Special Hobby Sept 2016
SH32049 Tempest Mk.V – a September 1/32 scale release
The Mk.V Tempest large scale model kit is still hugely popular with the modeller and now we are going to offer a basic version which is to contain only the plastic parts already known from our earlier „Hi-tech“ release of this Britain´s iconic machine. This basic release will be available under catalogue number SH32049 and in contrast to the first release (SH32052) it comes without the PE-fret, resin parts and the painting masks. The decal sheet caters for four camouflage options. And of course, the price of this release will be more affordable. We are sure there are many of you always seeking some improvement to your model kit, but obviously do not like to have the model box packed up to the lid with plethora of resin stuff, so for such customers there are CMK resin sets in our range and offer from which you will be able to pick up exactly the ones you long for.
During WW2 the opposing sides were constantly competing against each other to keep abreast of the latest technological developments and as a result this led to ever more powerful and effective warplanes. In 1941 the new Fw 190 fighter began to enter service and the British hastily developed the Spitfire Mk.V into the Mk.IX with a better engine, and also introduced a new type called the Hawker Typhoon Mk.I into the service too. The introduction of the Typhoon fighter into service was rather complicated and as it also became clear soon that the Typhoon would not fit the requirements for a standard day fighter aircraft, the Hawker’s chief designer Sydney Camm began to design an improved version which, because of the number of changes received eventually a new name, the Tempest. And became one of the best fighting machines of WW2.
Our 1/32 scale model of this iconic fighter plane was first issued in so called Hi-tech boxing, which is becoming almost sold out these days and now we would like to offer the modeller a basic version of the kit, which means it doesn’t contain the extra bonuses of resin (PUR) and photo-etched parts. The plastic parts come via as many as eight sprues of grey styrene and one clear plastic sprue and the surface throughout benefits from neatly engraved panel lines and rivet details. During the build, the modeller is guided by a highly detailed A4-size full colour instruction booklet. The decal sheets (there are three of them) and the camouflage option schemes offer in total four different machines. The Camouflage A represents NV969 / SA-A machine flown by Sqn.Ldr. Warren „Smokey“ Schrader, DFC and Bar (out of his total 12 kills he achieved 9 and ½ in the Tempest). Camo B offers JN862/JF-Z adorned with invasion ID stripes and it was a usual mount of F/Lt. Remy van Lierde, DFC and Bar, a Belgian in RAF service with 44 victories over V-1 missiles. The third camouflage option is EJ705/W2-X with a smart kangaroo artwork on the fuselage side and was flown by Australian Plt. Off. F.A. Lang . The camouflage scheme option D brings the modeller SN165/ZD-V machine, in which cockpit it’s pilot Sqn. Ldr. Emanuel Barnett Lyons, DFC experienced a rather arduous story with a fortunate ending. The decal sheets cater also for a complete set of stencils, including also items for the cockpit and the external fuel tanks.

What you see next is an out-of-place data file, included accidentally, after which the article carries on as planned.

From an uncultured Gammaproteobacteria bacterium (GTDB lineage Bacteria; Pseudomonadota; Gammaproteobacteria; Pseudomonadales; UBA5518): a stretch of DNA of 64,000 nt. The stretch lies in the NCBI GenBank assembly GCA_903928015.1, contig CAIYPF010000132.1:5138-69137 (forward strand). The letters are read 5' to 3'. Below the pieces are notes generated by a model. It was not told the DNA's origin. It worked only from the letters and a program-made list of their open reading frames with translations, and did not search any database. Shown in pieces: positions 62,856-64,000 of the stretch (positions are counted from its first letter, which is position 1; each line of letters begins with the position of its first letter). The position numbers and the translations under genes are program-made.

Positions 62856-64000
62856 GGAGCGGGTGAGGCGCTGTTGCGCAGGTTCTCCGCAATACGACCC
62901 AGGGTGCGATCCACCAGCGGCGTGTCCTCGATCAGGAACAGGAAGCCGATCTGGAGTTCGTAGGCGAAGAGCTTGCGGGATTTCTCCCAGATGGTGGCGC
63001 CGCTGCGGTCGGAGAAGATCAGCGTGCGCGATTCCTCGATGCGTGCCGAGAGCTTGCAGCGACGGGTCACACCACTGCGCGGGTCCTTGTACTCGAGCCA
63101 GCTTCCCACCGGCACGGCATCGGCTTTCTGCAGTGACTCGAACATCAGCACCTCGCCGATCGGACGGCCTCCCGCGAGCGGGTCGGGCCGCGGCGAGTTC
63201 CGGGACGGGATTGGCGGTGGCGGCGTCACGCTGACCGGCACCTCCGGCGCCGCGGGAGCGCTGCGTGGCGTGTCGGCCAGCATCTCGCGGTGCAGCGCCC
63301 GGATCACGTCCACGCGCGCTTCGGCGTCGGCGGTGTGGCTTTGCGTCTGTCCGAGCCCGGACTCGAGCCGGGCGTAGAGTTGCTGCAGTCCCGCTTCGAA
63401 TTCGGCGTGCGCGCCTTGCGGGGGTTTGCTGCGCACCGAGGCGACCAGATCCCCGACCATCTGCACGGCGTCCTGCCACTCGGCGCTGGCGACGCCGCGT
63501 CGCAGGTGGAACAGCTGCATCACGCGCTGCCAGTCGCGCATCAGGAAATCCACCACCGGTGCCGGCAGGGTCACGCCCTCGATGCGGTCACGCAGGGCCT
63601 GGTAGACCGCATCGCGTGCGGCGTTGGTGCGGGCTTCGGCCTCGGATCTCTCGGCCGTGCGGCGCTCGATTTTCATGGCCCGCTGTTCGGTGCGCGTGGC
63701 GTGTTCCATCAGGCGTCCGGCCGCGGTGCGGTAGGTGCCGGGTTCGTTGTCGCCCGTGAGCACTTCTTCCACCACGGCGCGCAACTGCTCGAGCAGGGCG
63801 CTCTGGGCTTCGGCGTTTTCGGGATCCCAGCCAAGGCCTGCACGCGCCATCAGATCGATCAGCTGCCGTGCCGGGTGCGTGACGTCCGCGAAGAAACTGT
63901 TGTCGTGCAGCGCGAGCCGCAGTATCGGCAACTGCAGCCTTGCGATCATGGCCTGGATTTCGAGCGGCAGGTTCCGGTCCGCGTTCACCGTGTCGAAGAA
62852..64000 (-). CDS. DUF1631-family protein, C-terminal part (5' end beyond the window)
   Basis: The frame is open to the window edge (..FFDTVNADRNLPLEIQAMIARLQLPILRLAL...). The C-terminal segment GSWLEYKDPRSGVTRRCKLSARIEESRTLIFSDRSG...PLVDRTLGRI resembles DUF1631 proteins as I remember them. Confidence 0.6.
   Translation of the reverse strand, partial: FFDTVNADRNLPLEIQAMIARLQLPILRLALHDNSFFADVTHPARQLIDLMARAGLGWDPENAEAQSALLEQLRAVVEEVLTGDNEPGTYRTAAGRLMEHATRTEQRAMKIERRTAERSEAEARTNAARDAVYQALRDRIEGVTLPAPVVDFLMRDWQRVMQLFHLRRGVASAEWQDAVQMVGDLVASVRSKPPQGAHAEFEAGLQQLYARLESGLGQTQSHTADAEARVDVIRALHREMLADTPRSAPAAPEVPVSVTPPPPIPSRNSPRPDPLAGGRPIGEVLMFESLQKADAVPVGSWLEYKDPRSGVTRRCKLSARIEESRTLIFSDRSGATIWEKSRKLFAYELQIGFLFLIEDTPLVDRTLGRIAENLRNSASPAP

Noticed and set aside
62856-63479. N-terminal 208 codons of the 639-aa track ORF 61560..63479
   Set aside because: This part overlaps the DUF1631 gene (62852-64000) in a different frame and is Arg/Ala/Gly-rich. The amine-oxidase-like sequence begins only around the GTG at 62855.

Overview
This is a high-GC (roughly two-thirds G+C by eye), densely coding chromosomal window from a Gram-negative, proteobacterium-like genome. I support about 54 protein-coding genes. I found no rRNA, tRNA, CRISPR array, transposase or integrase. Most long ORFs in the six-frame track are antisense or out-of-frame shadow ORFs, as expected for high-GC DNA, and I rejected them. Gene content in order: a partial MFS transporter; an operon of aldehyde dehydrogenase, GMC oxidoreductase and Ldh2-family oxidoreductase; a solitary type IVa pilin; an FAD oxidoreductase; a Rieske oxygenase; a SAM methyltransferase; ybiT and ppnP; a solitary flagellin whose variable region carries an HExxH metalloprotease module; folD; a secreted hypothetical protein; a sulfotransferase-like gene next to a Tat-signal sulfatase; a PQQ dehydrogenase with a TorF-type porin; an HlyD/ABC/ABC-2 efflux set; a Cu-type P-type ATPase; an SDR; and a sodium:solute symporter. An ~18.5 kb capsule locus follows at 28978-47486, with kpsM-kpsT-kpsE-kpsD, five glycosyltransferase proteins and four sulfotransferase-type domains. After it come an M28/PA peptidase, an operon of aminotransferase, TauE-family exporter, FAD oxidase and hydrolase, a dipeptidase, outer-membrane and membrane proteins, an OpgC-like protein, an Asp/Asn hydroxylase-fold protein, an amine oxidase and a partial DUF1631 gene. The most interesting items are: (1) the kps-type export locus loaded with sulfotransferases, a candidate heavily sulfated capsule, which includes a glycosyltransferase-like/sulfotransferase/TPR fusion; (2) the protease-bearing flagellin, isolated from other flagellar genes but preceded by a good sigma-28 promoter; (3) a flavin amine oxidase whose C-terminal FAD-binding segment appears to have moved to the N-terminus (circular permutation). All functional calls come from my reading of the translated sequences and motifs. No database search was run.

SH48181 Fokker D.21 “Dutch &Danish” 1/48
The Fokker D.21 fighter was designed for the use by the Dutch East Indies but because of the political situation it saw also some fighting over Europe. The FD-332 prototype took off for the first time in March 1936 and possessed rather high performance. Despite of that, the Dutch military hesitated with their order and waited until Finland and Denmark began to negotiate about possible licence rights for these fighter planes. (Finland produced their licence D.21s with two different powerplants, both of them are in our range of plastic models under catalogue numbers SH48073 and SH48078) In total 36 were eventually built for the Dutch military and these machines were, along with the twin-engined Fokker G.1, the very best which could the Netherlands use for its defence. The Fokkers were usually outperformed by their German counterparts which were the Messerschmitt Bf 109 and Bf110 fighters, but the smaller and lighter Dutch planes possessed much higher manoeuvrability which brought them sometimes an advantage in the combat. However, despite their heroic performance, the few Fokkers were not able to avert the occupation of the Netherlands. The story of the Fokker fighter in Denmark was even more sad as the Danish machines were not able to succeed against the German onslaught at all, the Luftwaffe´s attack was so sudden and surprising that the Danish pilots failed to take their machines aloft. And yet, the Danish aircraft might have had the most heavy armament of all Fokker D.21 versions as the Denmark´s military had been testing 23mm Madsen cannons on their machines.
The kit comes on five sprues with styrene parts and one sprue of clear parts, there are also photo-etched parts, resin parts and a decal sheet. The decals cater for two Dutch and two Danish machines.
In the morning of May 10, 1940, Dutch pilot Tlt. Bram “Bob” van der Stok in the cockpit of his machine with number 234 managed to shot down one Bf 109E and damage another one. Later, he would also become one of only three successful participants of the “Great Escape” from Stalag Luft III prisoner camp. The second of the Dutch machines with no.221 was also rather successful, in its cockpit Tlt. Herman Doppenberg achieved one victory over a Bf 109. The Danish camouflage options offer two machines, a camouflaged J-47 and a silver-doped J-42 with cannon pods under its wings.
WE ARE PREPARING
Junkers Ju 88C-4 1/48 – limited edition
Fiat CR.32 Chirri 1/48
boxart is in progress
MD500E helicopter 1/72
boxart is in progress